By Hal Blood
Keep in mind that the days of road riding to shoot a moose are long gone. There are plenty of moose to hunt, you just have to be willing to get into the woods and go after them.
It seems like summer is just getting started and all of a sudden, the days are getting shorter again. Such is life when you live in the north country. May’s weather this year was the craziest that I’ve ever seen since living in the Moose River valley for 30 years. I was teaching my deer clinics during the month of May, so I was in the woods for most of the month. Early in the month, the temperature was below normal, culminating with 2 days of snow at the end of the first week. It stayed cool until the middle of the month and then as if a switch had been flipped, a heat wave arrived. It was bad enough to have 80-degree temperatures on memorial weekend, then a few days later, the temperature rose to above 90-degrees. The buds on the trees, went to full on leaves in about four days! Once June arrived, it was back to seasonal temperatures again.
The heat and green-up was a big help to the moose and deer, as the nutrient rich food was everywhere and helped them get their bodies back in shape after the long winter. A side benefit of getting their bodies back in shape early, is that the doe’ and cow’s get a boost before birthing time begins. The buck’s and bull’s will grow their antlers quicker and will end up being bigger after a tough winter. I have seen more bulls along the roads this year than the past few years and their antlers were already starting to palm out by early June. It will be exciting to see if the antlers end up larger than usual.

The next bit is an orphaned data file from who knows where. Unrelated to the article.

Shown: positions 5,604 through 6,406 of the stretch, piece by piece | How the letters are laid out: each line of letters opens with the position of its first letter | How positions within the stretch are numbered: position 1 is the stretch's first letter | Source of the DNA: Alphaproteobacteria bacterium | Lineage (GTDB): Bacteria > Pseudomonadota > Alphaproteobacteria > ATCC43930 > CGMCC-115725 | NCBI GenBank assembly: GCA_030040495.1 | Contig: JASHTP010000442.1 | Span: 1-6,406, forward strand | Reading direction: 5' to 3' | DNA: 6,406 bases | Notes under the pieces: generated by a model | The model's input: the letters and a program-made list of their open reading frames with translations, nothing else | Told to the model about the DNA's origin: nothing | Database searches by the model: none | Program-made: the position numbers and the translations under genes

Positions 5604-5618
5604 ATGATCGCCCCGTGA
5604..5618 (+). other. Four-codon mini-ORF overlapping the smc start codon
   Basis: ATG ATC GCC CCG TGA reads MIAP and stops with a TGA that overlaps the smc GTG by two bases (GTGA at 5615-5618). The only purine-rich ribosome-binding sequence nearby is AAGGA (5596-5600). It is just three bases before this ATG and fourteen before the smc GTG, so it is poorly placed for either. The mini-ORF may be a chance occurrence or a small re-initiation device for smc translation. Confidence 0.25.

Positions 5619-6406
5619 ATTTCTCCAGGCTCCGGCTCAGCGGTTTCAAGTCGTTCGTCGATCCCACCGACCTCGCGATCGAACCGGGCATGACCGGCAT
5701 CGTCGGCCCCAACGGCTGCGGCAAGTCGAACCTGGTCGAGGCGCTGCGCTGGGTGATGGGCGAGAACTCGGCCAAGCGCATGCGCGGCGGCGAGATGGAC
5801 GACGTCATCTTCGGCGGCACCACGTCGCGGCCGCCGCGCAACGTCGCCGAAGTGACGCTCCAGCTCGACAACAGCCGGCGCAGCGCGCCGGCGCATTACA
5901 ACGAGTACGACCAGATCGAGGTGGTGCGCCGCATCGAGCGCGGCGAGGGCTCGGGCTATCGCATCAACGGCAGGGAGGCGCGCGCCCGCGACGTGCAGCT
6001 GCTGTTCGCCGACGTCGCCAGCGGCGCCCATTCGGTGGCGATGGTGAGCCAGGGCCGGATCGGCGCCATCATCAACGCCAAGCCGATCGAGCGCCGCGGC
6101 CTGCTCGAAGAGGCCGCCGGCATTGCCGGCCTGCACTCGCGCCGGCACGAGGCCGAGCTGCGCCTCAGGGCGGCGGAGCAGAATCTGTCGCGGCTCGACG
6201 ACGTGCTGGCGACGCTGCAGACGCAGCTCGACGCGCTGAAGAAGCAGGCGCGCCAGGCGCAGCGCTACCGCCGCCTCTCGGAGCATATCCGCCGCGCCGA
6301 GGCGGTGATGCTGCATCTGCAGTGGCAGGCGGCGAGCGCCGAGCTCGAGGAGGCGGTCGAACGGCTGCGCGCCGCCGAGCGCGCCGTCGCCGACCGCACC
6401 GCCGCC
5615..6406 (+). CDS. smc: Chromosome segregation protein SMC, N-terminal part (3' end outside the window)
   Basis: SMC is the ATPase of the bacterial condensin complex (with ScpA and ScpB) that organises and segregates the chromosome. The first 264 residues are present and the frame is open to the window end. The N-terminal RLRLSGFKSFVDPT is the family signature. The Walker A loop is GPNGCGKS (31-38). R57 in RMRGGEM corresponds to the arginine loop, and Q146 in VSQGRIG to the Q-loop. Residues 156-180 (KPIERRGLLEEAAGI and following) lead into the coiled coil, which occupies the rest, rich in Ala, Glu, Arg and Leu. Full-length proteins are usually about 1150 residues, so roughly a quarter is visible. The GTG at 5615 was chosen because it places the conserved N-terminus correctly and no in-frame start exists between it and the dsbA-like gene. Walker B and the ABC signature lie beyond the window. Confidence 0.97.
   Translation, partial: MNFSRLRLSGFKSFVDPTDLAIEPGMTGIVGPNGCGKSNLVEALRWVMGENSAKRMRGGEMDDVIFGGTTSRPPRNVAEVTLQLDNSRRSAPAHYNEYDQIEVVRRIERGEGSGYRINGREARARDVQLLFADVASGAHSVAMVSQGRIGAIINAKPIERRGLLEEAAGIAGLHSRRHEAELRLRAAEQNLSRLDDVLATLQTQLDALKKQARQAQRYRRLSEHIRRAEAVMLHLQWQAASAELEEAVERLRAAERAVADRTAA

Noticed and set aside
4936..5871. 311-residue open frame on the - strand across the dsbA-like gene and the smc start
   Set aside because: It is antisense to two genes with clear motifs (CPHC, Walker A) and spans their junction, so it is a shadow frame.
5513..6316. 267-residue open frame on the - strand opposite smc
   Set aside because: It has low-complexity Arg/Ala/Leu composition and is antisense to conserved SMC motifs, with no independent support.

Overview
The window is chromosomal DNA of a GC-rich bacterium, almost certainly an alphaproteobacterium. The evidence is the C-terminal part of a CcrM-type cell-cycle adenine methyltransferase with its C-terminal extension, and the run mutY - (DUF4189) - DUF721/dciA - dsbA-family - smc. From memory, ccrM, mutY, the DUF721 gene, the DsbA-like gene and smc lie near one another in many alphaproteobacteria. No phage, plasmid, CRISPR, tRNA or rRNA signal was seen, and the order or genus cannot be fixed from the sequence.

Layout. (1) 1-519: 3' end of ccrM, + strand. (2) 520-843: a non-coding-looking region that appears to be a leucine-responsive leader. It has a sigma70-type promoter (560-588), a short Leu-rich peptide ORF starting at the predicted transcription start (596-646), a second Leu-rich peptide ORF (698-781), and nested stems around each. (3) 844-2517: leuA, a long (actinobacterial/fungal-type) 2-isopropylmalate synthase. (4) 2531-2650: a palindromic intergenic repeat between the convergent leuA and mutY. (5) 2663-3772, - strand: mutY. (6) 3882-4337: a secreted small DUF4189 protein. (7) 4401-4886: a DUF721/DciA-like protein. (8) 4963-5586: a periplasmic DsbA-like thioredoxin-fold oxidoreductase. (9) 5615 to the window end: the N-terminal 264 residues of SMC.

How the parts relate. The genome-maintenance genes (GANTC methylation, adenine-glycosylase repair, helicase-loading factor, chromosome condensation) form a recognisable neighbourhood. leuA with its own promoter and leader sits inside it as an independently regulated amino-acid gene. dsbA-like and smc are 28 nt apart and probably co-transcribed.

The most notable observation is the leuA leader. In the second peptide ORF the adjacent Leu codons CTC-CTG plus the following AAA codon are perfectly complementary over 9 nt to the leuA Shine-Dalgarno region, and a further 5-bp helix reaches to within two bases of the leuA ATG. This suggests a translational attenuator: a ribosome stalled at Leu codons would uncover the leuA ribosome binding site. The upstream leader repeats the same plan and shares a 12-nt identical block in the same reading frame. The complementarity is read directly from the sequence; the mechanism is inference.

My deer clinics were once again a great time for all involved. I had some great groups who were eager to learn how to scout and hunt in the Big Woods. We roamed the woods learning how to find signpost rubs and how to unlock the key to finding where the big Woods buck’s travel about through their territory. I look forward to teaching other hunters to become not only better hunters but also better woodsman.
By the time you read this, some of you were lucky enough to draw a moose tag. Congratulations to all of you that did, and I hope you have a great hunt. Keep in mind that the days of road riding to shoot a moose are long gone. Yes, a few people will always get luck and see one form the road, but why would you leave you hunt to abstract luck. Moose have become more skittish over the years and don’t hang around where there is any kind of activity. There are plenty of moose to hunt, you just have to be willing to get into the woods and go after them. This might involve packing them out, but the extra work will be well worth the reward. I recommend that you do some scouting, but don’t waste you time scouting in the summer. Moose move around and the bull you spotted in august might be five miles away but the time the season starts.
Another thing that most hunters don’t realize, there is a big difference in the way you should hunt each season. The September season is the beginning of the rut, and the weather hasn’t started to cool very much. This is the season when calling works the best as the bulls are anxious to find a receptive cow. Moose will be in cool wet areas this season, not out in the clear-cuts with the sun beating on them. The October season is after the rut and the bulls are tired. With enough calling you can get a response but don’t expect a bull to come charging in. they don’t want to fight unless they are the dominant bull in the area, and will more than likely sneak in down wind if they come at all. If they are around any clear-cuts this season, they will most likely be the cuts hidden in the out of the way places. Still hunting and spot and stalk works better this season. Bull calling is also more effective this season as the bull are starting to bachelor up for the winter.
Well, I’m sure the summer will be short as usual and before we know it, deer season will once again be upon us. Until next month, Good luck on the trail!
Hal is a Master Maine Guide and Author. He lives in Moose River Maine with his wife Deb, Hal can be contacted at email@example.com
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